Quicker than Barry Sanders cutting back against a helpless defender . . . faster than a speeding bullet called Superman streaking through the sky . . . and with the swiftness of a Cheetah after an antelope on the African Serengeti, the much anticipated year 2009 has come and gone.
The year was attention=grabbing for me because America’s first African-American president, Barack Obama, completed his first full year as commander and chief. Detroit, the automobile capital of the world, experienced an otherworldly meltdown. America’s financial and housing markets struggled mightily to recover from the Bush years. On the positive side, Motown was in a year long celebration of its 50th anniversary that created excitement around the world.
As Detroit tried to negotiate the negative economic times gripping the world, the sporting community continued to entertain and provide a discharge and expulsion from the tedium of everyday life demands and difficulties which dominate too many lives.
Providing the Motor City with its biggest discharge from its ever looming economic woes was the Michigan State University Men’s Basketball team.
Detroit hosted its first-ever NCAA Final Four at Ford Field and it went out and established Division 1 Men’s Basketball National Championship Game (72,922) and total attendance records.
The Spartans electrified the entire state as they set sail on an incredible basketball journey that saw MSU beat NCAA powerhouses Kansas, Louisville and Connecticut en route to a championship match with North Carolina.
The Spartans lost convincingly in the title game, but their magical run to get to the title game was an attention-grabbing moment.
In the very first Final Four in Detroit, a local university makes it to the title game. What great theater for the college tournament; however, MSU could not close the deal as it lost to the Tar Heels. No matter, the energy Michigan State infused into the entire state, especially Detroit, was measurable and heartfelt.
It was unusual to see the St. Louis Cardinals ascend to a Super Bowl. But there they were in the “Big Game” in Tampa Bay lined up against the Pittsburgh Steelers.
The Cardinals got out of the NFL box that has only a handful of teams in it that have never been to a Super Bowl. The Lions are still in the never been good enough non-Super Bowl box.
The “Big Game” however produced an attention-getting memorable contest as the Steelers last-second victory gave them a NFL record sixth Super Bowl title. Also, Mike Tomlin became the second African-American coach — Tony Dungy was the first — to lead his team to a NFL title.
Meanwhile, our NFL entry, the Detroit Lions, in spite of front office and coaching changes, still proved to be one of the worst team in the league. The Lions went into infamy when they went 0-16 in 2008, and came back in 2009 to win only two games. The pain does not end for area professional football aficionados as the Lions simply cannot find their way to competitiveness in the NFL.
While the Lions remained inept, the Tigers, in my mind, sent the baseball fans on a joyous ride that ended before getting to its final destination. This letdown produced a situation of looking at a glass half empty or half full.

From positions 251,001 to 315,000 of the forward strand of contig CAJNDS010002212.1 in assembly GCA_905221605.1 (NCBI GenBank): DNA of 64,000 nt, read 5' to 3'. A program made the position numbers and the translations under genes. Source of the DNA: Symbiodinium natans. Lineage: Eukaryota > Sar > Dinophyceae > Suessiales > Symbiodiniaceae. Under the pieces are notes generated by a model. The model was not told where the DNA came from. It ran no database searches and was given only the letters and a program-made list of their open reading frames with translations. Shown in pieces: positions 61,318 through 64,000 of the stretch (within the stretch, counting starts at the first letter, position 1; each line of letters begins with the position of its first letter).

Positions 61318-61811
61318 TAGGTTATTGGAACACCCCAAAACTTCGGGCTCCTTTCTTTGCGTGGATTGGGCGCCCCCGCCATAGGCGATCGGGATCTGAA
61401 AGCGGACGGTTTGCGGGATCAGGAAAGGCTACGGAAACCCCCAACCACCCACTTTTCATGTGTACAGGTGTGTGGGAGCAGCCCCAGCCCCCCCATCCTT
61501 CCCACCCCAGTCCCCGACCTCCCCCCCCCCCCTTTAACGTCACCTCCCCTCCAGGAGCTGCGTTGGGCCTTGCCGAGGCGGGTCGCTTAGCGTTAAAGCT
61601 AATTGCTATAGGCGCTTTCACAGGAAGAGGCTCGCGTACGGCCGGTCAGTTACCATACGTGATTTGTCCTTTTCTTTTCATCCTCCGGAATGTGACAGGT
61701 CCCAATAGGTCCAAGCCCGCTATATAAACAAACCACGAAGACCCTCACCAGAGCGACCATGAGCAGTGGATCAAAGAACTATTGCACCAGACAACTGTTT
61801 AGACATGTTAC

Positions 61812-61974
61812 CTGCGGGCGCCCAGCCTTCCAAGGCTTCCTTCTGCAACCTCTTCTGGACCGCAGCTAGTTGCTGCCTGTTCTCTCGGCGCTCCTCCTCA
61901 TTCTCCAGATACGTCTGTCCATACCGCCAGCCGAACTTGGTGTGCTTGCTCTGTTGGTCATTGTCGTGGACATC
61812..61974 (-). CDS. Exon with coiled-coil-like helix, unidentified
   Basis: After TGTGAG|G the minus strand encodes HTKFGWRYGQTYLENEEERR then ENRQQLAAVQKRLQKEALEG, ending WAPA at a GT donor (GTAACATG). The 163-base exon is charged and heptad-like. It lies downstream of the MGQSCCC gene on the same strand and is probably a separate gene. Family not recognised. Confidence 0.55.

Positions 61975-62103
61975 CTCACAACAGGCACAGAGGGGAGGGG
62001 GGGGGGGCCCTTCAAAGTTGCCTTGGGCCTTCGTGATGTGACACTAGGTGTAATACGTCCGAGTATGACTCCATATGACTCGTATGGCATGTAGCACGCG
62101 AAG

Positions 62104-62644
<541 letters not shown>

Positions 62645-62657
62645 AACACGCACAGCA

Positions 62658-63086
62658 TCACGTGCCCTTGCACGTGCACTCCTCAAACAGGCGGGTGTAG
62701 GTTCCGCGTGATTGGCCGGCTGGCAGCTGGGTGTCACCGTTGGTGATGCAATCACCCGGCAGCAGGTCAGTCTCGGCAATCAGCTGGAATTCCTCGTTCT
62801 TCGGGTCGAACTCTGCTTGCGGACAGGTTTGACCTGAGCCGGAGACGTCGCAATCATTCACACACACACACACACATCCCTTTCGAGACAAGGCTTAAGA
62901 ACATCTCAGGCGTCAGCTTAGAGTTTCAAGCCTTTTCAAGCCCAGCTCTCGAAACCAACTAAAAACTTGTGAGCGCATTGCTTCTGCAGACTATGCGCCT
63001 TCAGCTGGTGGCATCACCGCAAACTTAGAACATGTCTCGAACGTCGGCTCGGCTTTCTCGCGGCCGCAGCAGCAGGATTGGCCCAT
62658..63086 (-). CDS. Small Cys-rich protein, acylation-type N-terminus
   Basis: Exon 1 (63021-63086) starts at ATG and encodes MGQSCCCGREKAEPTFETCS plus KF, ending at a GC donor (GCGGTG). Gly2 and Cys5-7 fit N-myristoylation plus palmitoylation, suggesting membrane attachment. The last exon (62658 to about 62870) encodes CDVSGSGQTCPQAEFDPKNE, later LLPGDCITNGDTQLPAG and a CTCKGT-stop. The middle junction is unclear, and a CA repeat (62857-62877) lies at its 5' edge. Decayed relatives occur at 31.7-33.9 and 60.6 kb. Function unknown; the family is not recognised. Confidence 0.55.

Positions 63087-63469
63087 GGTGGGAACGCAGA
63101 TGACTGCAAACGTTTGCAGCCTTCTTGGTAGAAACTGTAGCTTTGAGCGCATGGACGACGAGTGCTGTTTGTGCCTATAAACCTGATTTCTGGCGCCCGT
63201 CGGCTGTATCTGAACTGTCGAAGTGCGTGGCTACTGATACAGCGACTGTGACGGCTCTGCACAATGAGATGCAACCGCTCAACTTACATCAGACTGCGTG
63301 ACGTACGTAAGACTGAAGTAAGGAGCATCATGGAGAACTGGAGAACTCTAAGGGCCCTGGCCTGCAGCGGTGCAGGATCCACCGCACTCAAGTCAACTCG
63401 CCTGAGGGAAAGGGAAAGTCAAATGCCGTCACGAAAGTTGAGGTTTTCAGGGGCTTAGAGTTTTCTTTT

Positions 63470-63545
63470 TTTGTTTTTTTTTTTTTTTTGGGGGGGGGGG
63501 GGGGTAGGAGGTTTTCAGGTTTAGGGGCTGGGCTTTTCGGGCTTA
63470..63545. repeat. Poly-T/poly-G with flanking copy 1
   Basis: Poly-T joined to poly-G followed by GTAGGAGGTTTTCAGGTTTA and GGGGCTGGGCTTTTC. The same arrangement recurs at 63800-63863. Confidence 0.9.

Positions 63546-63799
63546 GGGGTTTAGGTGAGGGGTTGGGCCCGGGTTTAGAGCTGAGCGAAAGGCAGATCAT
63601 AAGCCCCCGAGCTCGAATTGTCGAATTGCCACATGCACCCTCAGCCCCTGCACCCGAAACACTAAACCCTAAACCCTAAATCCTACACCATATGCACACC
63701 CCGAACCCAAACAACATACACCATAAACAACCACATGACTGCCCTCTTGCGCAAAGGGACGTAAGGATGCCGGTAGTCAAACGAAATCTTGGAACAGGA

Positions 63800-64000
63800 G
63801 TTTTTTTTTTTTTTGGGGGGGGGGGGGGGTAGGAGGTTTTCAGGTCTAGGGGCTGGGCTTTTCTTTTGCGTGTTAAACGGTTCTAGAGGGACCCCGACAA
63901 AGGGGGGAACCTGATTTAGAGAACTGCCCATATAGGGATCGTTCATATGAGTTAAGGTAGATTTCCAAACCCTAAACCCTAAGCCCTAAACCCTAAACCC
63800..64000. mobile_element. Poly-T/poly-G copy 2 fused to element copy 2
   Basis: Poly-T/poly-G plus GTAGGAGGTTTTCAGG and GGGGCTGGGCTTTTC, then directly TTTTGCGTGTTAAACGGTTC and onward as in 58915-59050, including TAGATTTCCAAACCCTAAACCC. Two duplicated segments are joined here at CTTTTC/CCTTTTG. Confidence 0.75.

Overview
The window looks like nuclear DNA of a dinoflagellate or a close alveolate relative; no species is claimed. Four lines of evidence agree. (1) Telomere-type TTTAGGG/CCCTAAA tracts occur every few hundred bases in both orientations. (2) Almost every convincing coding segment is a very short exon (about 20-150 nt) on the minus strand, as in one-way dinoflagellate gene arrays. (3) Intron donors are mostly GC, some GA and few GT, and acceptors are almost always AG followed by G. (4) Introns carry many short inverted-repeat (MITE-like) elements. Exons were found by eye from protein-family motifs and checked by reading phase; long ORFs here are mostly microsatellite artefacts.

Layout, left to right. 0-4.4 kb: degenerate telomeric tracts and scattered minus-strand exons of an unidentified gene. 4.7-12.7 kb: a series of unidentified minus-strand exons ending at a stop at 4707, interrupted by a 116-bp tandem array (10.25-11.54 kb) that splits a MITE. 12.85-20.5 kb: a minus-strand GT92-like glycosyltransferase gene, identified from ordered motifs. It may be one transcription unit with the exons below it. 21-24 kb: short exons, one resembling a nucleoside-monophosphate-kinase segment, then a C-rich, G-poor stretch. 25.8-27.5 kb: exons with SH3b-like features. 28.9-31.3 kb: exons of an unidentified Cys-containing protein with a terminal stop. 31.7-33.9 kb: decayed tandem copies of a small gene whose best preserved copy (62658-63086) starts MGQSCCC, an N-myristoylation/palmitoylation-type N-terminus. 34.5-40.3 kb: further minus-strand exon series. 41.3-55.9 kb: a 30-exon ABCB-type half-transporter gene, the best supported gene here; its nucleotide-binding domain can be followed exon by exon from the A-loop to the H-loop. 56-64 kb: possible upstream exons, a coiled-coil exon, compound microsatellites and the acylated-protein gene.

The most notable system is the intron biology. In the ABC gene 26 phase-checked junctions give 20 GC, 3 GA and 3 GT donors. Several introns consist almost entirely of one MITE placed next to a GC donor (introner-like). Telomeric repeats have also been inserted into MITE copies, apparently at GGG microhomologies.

The Tigers were picked to finish near the bottom of the American League, but they ascended to a tie for Central Division title and lost a heartbreaking contest to Minnesota in a one-game playoff. Since the Tigers led its division all season, the loss was looked at as a collapse by many. But I tend to think of it as an overachievement, especially with all the injuries to the pitching staff.
Well, the Tigers hierarchy did not agree with me as they sent center fielder Curtis Granderson, 28, and pitcher Edwin Jackson, 26, packing. I feel like it was a bonehead reactionary move.
In the NBA wars our Detroit Pistons, one of the best franchises in the league over the past seven years, descended toward the bottom rung of the NBA.
As a result, Pistons president Joe Dumars fired Michael Curry and hired John Kuester as head coach. Rasheed Wallace was let go and, incredibly, Ben Wallace was brought back, as was old guard Chucky Atkins. So much for the so-called youth movement.
As the 2009-10 season unfolds, it appears the Pistons magnificent run of six consecutive appearances in the Eastern Conference Final will be a distant memory for some time to come.
The state’s two biggest football university schools, Michigan and Michigan State, produced less than noteworthy seasons. MSU did make it to a bowl game with a less than stellar 6-6 record.
The year 2009 was unusual in that Tiger Woods was voted the Athlete of the Decade, but ended up being the media slappy of the decade, for his adulterous affairs with a number of women.
In the PSL, Central and King won football titles, Western won the baseball crown, Mumford Boys and Renaissance Girls won track titles and Pershing won a state basketball title.
Gone were some interesting sports figures, including NBA star and jazzman Wayman Tisdale, NFL and congressman Jack Kemp, NFL player Chris Henry, Piston owner Bill Davison and Bad Boys coach Chuck Daley who all went to the big playground in the sky.
Attention-getting and unusual was 2009.
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